Once, about 15 years ago, I went to a meeting on campus that was billed as a gathering of people interested in disability studies. I expected to come into the meeting room and find a group of rehabilitation professionals. Instead, I realized in very short order that all others who were there were disability advocates who were, themselves, “disabled.” I clearly felt an aura of wariness directed toward me — subtly from some, more openly from others. I was an outsider in the room
The experience of being considered the “other,” and an undesirable “other” at that, had a strong impact on me and my way of viewing myself, our profession, and the people with whom we work. I think, for the first time, I understood the meaning of “disability” in a new non-medical, non-service oriented way. I also began to understand the role we health professionals inadvertently play as we hone in on assessing deficits and what’s missing, while paying little attention to the strengths that are present within the disability.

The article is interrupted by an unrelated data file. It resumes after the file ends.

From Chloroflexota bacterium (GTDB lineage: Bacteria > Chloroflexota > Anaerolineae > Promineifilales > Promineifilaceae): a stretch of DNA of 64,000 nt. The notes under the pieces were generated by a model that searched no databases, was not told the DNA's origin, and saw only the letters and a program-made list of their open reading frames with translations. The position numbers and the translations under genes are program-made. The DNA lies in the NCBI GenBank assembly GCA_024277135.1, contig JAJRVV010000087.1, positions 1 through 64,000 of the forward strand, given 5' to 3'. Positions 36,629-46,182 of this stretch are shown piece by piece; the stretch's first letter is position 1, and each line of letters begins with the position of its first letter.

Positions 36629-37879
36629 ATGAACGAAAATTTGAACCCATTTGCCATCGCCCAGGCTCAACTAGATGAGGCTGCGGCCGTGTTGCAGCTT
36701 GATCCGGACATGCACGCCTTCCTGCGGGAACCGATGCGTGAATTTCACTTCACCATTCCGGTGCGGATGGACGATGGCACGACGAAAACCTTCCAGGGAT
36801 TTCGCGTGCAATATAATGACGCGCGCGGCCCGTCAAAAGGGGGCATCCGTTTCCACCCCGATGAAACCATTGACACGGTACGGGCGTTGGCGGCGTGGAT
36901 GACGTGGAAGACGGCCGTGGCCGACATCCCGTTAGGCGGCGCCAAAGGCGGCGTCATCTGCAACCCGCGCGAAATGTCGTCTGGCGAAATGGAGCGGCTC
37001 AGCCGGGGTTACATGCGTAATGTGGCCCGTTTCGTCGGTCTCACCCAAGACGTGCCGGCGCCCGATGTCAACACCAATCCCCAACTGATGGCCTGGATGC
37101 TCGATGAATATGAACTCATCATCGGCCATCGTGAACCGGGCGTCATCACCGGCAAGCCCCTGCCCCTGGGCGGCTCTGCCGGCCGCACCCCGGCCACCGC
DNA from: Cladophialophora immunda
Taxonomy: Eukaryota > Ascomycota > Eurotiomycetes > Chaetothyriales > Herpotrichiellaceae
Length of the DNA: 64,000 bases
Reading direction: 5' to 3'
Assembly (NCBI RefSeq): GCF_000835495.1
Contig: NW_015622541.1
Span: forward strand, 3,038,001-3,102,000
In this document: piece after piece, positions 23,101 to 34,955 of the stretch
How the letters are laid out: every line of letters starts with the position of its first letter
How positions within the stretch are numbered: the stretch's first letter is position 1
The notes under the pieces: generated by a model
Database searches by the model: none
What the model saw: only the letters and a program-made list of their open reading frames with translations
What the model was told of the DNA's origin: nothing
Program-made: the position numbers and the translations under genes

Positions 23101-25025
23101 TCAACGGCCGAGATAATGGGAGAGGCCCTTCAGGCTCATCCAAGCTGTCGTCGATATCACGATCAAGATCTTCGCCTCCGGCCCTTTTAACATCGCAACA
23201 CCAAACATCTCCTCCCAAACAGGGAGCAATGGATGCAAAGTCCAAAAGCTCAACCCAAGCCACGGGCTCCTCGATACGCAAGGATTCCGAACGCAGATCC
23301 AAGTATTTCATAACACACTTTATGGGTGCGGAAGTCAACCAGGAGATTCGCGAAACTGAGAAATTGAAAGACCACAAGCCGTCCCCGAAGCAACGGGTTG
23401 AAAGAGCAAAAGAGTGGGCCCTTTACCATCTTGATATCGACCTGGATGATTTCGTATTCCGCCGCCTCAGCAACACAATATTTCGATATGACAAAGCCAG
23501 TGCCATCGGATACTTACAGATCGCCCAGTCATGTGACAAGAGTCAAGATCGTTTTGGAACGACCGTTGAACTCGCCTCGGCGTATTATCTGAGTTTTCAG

I have long thought that those of us who are occupational therapists often find ourselves in a sort of Catch-22 — we focus on existing deficits to clarify and define the treatment options we are trained to provide, while, at the same time, we may ignore existing strengths and abilities. In our practice, the focus on deficits generally outweighs attention to strengths.
I think the people at the meeting on disability studies were wary of me because of the authoritative positioning associated with medical personnel in general and the tendency for health workers to assume that people with disabilities need help — specifically, our help. These were people who were successfully advocating on their own behalf, and who, frankly, were very leery of having a health professional join the group.